We've updated our Privacy Policy to make it clearer how we use your personal data.

We use cookies to provide you with a better experience. You can read our Cookie Policy here.

Advertisement

LabCorp Licenses Technology for Early Detection of Lung Cancer from Duke University


Want a FREE PDF version of This News Story?

Complete the form below and we will email you a PDF version of "LabCorp Licenses Technology for Early Detection of Lung Cancer from Duke University"

First Name*
Last Name*
Email Address*
Country*
Company Type*
Job Function*
Would you like to receive further email communication from Technology Networks?

Technology Networks Ltd. needs the contact information you provide to us to contact you about our products and services. You may unsubscribe from these communications at any time. For information on how to unsubscribe, as well as our privacy practices and commitment to protecting your privacy, check out our Privacy Policy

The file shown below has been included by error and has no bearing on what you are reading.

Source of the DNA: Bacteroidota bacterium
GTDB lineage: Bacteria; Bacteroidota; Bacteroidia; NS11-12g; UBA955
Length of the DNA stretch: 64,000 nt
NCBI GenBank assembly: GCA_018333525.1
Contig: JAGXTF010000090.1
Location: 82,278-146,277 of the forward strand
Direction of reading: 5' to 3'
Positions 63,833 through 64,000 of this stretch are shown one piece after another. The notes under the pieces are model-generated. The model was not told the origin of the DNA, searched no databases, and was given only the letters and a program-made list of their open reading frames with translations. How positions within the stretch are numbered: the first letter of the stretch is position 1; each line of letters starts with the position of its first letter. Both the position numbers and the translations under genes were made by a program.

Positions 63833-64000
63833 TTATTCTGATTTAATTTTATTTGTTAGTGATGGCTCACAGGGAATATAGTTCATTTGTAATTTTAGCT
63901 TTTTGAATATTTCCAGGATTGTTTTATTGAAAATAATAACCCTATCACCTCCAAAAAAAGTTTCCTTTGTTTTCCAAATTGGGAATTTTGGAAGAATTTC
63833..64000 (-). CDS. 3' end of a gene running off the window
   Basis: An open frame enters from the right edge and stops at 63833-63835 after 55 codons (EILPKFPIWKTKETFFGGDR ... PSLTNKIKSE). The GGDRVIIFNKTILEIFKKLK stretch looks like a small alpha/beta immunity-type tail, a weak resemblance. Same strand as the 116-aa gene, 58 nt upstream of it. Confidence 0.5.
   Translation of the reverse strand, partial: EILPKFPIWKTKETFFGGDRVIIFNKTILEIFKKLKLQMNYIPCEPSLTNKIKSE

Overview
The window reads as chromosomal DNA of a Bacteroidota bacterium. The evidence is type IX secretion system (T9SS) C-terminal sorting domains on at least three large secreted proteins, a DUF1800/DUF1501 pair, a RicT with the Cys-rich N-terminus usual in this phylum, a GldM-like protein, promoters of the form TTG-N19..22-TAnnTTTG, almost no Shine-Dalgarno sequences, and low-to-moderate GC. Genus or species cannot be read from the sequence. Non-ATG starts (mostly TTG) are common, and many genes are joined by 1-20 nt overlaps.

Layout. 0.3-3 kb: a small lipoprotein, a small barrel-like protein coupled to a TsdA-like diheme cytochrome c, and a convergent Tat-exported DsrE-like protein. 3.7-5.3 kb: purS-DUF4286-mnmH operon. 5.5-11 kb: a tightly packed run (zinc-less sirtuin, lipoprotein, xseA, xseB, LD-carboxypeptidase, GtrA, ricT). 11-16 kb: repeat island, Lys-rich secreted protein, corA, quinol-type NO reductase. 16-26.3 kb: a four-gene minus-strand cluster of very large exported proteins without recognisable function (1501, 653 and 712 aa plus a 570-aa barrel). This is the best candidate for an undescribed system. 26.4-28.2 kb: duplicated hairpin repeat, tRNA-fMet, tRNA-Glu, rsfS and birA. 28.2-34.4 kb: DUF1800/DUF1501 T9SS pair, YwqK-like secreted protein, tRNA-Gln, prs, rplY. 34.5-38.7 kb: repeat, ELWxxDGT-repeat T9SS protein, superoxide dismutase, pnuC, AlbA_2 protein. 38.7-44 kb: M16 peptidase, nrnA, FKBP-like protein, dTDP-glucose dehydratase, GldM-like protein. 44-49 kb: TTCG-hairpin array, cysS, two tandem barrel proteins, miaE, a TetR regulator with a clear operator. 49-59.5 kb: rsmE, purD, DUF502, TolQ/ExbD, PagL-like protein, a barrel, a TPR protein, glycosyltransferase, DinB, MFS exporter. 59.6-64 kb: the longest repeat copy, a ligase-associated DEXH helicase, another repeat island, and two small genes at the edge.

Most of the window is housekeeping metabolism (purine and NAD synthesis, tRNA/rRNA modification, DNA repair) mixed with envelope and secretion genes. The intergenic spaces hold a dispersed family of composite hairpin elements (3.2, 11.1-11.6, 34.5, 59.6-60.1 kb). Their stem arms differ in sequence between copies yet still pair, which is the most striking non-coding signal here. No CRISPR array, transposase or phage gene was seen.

Read time:
 

Laboratory Corporation of America® Holdings has announced that it has entered into an exclusive license agreement with Duke University Medical Center (Duke) to commercialize Duke's new blood-based assay for early detection of lung cancer. Financial terms were not disclosed.

"There is an enormous unmet medical need related to the diagnosis of lung cancer in the earliest stages when it is most treatable," said Edward Patz, M.D., James and Alice Chen Professor of Radiology in Duke's radiology department. "Our goal is to develop a cutting-edge technology that when combined with other modalities such as CT imaging can better differentiate true cancers from benign nodules."

The Duke technology is based on a collection of serum proteins associated with the biology of lung cancer. A preliminary study describing this technology was published in the December 10, 2007 edition of the Journal of Clinical Oncology. Duke and LabCorp expect to conduct additional clinical studies with the biomarker technology prior to its commercial introduction by LabCorp.

"New diagnostic tools are required for lung cancer and this technology has the potential to stratify patients that may need more aggressive follow-up treatment and monitoring," said Myla P. Lai-Goldman, M.D., Executive Vice President, Chief Scientific Officer and Medical Director of LabCorp.

"Consistent with our strategy to fulfill unmet medical testing needs, LabCorp continues to dedicate resources to identifying and commercializing tests and early-stage technology to offer new scientific options to health care providers that will lead to better patient care and outcomes"

Advertisement